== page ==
Frequently Asked Questions
How many floors does a maisonette have?
Maisonettes are typically split over two floors whereas flats are usually arranged on the same floor.
Are maisonettes freehold?
In our experience most maisonettes are leasehold properties.
A leasehold means that you own the maisonette and the space within it, but not the land that it sits on. A leasehold will also be limited to a certain number of years, whereas a freehold house would be yours in perpetuity.
Do you pay a service charge if you own a maisonette?
Yes, usually. As there are communal spaces, you would need to pay a service charge to maintain them.
The service charge fees for maisonettes are often far less than flats as there is less communal space to manage.
If you do find the opportunity to buy the freehold of a maisonette you would own both the property and the land it sits on, which also means you would be responsible for maintaining that property yourself.
Do maisonettes have stairs?
Yes, most maisonettes have their own private internal staircase linking the different floors together.
What are the advantages of owning a maisonette?
Cost: As maisonettes are often smaller than houses, they are more affordable.
Privacy: As maisonettes have their own entrances, you can have similar privacy to that of a house but at a much more affordable cost.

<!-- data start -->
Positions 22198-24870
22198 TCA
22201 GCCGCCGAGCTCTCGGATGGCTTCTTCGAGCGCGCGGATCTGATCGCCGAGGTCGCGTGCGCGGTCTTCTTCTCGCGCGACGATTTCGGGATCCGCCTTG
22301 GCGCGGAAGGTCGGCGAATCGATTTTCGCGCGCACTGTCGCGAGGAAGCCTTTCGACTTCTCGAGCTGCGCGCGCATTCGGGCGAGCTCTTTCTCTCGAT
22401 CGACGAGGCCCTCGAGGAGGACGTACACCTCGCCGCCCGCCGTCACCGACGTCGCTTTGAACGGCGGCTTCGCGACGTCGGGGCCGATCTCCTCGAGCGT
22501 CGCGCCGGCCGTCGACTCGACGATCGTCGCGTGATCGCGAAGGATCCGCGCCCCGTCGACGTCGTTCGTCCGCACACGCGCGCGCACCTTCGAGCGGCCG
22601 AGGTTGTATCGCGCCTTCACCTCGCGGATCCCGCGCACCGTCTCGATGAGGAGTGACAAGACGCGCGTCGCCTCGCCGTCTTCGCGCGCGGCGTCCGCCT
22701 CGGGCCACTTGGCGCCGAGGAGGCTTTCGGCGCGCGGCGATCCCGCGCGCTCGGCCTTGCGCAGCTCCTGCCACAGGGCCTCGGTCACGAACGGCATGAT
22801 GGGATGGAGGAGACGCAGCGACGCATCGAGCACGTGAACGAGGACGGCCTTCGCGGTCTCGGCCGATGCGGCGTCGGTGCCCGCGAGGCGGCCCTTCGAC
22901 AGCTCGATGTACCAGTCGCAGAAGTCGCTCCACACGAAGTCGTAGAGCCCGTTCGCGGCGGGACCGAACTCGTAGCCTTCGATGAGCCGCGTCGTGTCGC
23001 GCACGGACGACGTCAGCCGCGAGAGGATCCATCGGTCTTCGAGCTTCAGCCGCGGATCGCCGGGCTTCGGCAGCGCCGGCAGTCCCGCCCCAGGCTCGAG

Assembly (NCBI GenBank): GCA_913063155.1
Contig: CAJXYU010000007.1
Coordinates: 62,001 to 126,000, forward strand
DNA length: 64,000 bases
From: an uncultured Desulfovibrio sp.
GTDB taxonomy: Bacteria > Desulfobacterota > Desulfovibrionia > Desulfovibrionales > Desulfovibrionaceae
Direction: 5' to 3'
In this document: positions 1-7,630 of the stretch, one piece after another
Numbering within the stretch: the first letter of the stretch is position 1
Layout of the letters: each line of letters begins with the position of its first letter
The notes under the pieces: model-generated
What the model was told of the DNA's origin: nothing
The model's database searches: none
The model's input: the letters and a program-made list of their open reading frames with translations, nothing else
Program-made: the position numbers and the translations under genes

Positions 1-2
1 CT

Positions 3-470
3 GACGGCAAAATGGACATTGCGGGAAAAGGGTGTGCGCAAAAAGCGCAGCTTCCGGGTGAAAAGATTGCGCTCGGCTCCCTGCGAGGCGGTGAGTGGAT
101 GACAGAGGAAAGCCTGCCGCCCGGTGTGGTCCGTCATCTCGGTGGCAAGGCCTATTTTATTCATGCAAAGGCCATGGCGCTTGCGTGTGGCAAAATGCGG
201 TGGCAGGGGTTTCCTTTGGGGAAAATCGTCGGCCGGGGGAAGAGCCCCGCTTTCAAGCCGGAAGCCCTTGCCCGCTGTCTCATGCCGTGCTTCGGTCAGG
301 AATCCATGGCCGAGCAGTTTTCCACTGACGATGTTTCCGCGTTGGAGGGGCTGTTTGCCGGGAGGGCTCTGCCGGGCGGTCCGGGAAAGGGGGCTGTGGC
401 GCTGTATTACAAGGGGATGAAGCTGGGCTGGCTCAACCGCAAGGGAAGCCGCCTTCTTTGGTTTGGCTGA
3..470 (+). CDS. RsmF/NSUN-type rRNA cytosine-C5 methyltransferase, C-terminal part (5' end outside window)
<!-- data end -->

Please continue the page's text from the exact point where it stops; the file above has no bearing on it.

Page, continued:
Storage: If you are lucky enough to own the top floor of a maisonette you would also be able to use the loft space for a little bit of extra storage.
Outdoor space: Maisonettes often have their own shared garden towards the rear similar to a house. This can be far more spacious than the balconies found on some new build flats.
Maintenance: It’s also nice that when repairs need to be made on a leasehold property those costs are shared between the different residents of the block, which makes them more affordable.
What are the disadvantages of owning a maisonette?
Shared facilities: Although maisonettes do benefit from their own private entrances, you might have to share a garden and in some cases a driveway.
Mortgage difficulty: Although it’s not impossible to get a mortgage for a maisonette, the fact that many are leaseholds means the lending criteria can be stricter. The amount you can borrow is also relative to how many years are left on the lease.
Ground rent and service charges: As maisonettes are often leaseholds, you will need to pay both ground rent and service charge. Ground rent is best described as a small fee paid to the freeholder for staying on their land and the service charge is paid to maintain the communal areas.